Tag Archives: Prince Charles

Rocky Horror Picture Show: Magenta on Prince Charles in fishnets, and Richard O’Brien on the secret Frank N Furter

14 Nov
The Rocky Horror Royal box at the Albert Hall. Bottom row, left to right: Rocky Horror Show producer Michael White with his carer Salem; Henry Woolf, producer of Harold Pinter's plays and also the photographer at the start of the Rocky Horror Picture Show, with his wife Susan, a famous coach; and Kevin Whitney, Olympic artist and director of Syd Barrett film Psychedelia. Middle row, l to r: film-maker Marcus Campbell Sinclair; the inimitable Lady Stephens ("Magenta"), and her ex-husband, director Don Hawkins; architect Michael Davis, who designed the Glasshouse for himself and Andrew Logan. Top row, l to r: artist and Alternative Miss World impresario Andrew Logan; rock star Adam Ant; and talent manager Gregor Gee.

The Rocky Horror royal box at the Albert Hall. Bottom left: Rocky Horror Show producer Michael White with his carer Salem. Middle row, left to right: film-maker Marcus Campbell Sinclair; the inimitable Lady Stephens (“Magenta”), and her ex-husband, director Don Hawkins; Henry Woolf, producer of Harold Pinter’s plays and also the photographer at the start of the Rocky Horror Picture Show, with his wife Susan, a famous coach; and Kevin Whitney, Olympic artist and director of Syd Barrett film Psychedelia. Top row, l to r: artist and Alternative Miss World impresario Andrew Logan; the rock star Adam Ant; talent manager Gregor Gee; architect Michael Davis, who designed the Glasshouse for himself and Andrew Logan. Photo by Sam Mardon.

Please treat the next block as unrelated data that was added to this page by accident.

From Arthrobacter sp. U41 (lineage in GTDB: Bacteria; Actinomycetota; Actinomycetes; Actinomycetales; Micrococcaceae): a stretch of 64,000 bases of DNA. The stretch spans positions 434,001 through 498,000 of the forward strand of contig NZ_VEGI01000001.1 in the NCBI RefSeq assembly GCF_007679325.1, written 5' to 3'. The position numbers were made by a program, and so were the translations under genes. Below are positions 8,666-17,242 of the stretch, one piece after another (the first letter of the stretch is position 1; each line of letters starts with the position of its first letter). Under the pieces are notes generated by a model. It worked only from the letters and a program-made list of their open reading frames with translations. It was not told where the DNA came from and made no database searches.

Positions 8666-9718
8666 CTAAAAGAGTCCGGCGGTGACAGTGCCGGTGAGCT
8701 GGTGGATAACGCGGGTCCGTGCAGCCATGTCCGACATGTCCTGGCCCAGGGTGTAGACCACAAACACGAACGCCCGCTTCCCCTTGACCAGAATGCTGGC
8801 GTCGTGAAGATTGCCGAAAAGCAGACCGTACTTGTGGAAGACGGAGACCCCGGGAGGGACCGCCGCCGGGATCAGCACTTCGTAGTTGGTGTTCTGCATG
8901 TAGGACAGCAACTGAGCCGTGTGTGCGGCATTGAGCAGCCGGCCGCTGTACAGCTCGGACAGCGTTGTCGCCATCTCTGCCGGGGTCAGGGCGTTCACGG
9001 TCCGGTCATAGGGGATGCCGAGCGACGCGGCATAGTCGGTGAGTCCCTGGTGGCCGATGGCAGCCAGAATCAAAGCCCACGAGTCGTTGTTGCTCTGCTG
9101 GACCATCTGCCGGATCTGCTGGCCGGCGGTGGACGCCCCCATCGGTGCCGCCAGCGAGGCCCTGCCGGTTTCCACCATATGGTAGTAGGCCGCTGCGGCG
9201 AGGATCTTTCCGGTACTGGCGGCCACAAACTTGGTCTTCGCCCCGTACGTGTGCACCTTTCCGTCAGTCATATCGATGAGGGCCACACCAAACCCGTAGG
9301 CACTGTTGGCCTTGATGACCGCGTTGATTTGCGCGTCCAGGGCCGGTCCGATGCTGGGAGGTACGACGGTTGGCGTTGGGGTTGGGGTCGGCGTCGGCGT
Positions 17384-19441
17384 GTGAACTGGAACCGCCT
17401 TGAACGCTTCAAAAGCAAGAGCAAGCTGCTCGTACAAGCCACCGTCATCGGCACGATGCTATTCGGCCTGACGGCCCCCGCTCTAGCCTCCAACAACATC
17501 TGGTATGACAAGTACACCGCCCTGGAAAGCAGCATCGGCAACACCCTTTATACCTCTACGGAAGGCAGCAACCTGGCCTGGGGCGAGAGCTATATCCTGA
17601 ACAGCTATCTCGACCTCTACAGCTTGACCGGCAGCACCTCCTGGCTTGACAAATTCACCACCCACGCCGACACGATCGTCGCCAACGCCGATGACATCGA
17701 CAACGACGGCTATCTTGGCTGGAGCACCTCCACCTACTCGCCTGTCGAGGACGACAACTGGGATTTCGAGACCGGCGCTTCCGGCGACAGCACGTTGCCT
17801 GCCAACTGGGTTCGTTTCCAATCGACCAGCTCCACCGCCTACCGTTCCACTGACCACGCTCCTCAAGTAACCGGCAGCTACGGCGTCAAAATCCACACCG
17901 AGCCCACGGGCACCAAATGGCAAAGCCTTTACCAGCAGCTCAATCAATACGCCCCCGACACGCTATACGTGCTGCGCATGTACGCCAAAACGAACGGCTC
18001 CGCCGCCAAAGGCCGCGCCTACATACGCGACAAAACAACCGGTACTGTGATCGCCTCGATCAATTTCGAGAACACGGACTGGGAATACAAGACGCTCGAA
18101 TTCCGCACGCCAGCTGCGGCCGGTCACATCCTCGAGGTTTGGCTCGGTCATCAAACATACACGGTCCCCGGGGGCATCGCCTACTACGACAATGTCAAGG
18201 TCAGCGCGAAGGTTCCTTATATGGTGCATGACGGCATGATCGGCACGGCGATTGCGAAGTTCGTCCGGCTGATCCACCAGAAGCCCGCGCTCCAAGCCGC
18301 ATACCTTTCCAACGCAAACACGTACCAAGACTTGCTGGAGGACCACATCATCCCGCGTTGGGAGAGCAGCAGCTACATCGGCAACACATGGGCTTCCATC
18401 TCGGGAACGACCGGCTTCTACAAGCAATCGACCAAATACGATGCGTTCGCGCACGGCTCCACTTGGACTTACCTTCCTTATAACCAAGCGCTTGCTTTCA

It’s astounding. Time is fleeting. Can it really be 40 years since The Rocky Horror Picture Show opened? Actually, technically, the 40th anniversary is next year; but with a bit of a mind-flip, we were into the time-slip, and celebrated a couple of months early.